Heart failure is a serious problem in children with acquired and congenital heart disease (CHD). In 2006, there were nearly 14 000 hospitalizations related to heart failure in pediatric patients. The disease is also costly, not only in terms of lives lost with a 20-fold increase in hospital mortality compared with children without heart failure but also in terms of morbidities, prolonged hospitalizations, and dramatically high hospital charges. However, it is not clear that there has been an overall improvement in the outcomes of children with heart failure. Although the risk-adjusted hospital mortality has declined, several single-center and multicenter studies of dilated cardiomyopathy (DCM) failed to demonstrate any change in survival over several decades.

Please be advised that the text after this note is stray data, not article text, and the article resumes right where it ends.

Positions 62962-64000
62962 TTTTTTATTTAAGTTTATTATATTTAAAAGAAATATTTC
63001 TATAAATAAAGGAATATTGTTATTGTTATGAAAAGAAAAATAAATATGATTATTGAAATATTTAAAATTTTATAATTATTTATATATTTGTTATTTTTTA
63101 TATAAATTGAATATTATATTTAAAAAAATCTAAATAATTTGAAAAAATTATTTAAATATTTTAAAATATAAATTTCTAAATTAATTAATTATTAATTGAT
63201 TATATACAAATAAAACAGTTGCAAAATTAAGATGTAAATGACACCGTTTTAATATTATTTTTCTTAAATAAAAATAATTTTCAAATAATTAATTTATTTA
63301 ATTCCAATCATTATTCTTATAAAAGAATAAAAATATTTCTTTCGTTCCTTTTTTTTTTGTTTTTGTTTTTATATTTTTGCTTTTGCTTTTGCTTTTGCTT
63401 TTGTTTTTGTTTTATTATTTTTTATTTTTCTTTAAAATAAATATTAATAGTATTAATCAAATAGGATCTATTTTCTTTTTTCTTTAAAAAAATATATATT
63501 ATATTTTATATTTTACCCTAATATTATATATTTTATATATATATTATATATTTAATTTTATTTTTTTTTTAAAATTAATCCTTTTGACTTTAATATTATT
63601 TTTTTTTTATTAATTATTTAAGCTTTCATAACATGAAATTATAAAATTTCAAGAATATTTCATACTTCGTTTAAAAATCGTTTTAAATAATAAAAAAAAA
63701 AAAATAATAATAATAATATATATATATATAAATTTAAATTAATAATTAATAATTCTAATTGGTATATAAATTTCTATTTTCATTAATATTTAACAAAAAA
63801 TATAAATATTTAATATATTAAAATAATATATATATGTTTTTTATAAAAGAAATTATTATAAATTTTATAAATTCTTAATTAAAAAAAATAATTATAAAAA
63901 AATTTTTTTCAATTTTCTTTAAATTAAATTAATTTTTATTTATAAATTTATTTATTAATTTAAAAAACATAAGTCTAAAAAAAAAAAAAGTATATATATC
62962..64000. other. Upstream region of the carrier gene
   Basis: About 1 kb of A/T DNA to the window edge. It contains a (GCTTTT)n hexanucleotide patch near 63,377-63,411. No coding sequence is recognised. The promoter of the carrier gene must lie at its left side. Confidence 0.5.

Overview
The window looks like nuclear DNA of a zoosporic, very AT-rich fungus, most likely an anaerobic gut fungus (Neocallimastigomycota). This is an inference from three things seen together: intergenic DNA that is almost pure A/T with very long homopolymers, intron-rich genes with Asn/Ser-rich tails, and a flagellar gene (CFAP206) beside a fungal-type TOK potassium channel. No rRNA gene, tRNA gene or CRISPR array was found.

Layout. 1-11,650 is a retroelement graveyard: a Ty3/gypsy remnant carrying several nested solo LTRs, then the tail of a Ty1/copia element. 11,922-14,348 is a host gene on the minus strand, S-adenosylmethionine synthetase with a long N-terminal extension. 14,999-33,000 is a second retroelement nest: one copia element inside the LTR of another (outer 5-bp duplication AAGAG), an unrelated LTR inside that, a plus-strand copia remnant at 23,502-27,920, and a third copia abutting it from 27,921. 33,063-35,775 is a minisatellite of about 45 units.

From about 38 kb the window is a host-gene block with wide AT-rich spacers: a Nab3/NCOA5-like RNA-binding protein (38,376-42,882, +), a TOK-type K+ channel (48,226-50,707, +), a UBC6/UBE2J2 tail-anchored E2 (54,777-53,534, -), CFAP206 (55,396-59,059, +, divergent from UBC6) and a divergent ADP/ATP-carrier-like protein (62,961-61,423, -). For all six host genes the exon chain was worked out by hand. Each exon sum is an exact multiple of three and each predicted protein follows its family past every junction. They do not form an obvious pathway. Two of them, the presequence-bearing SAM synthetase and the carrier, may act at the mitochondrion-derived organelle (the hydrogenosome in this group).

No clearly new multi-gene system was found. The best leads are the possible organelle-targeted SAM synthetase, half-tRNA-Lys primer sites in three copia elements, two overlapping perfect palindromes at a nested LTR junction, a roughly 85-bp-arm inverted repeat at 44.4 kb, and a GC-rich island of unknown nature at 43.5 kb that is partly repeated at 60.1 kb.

Rossano JW, Shaddy RE. Circulation 2014;129:607–12.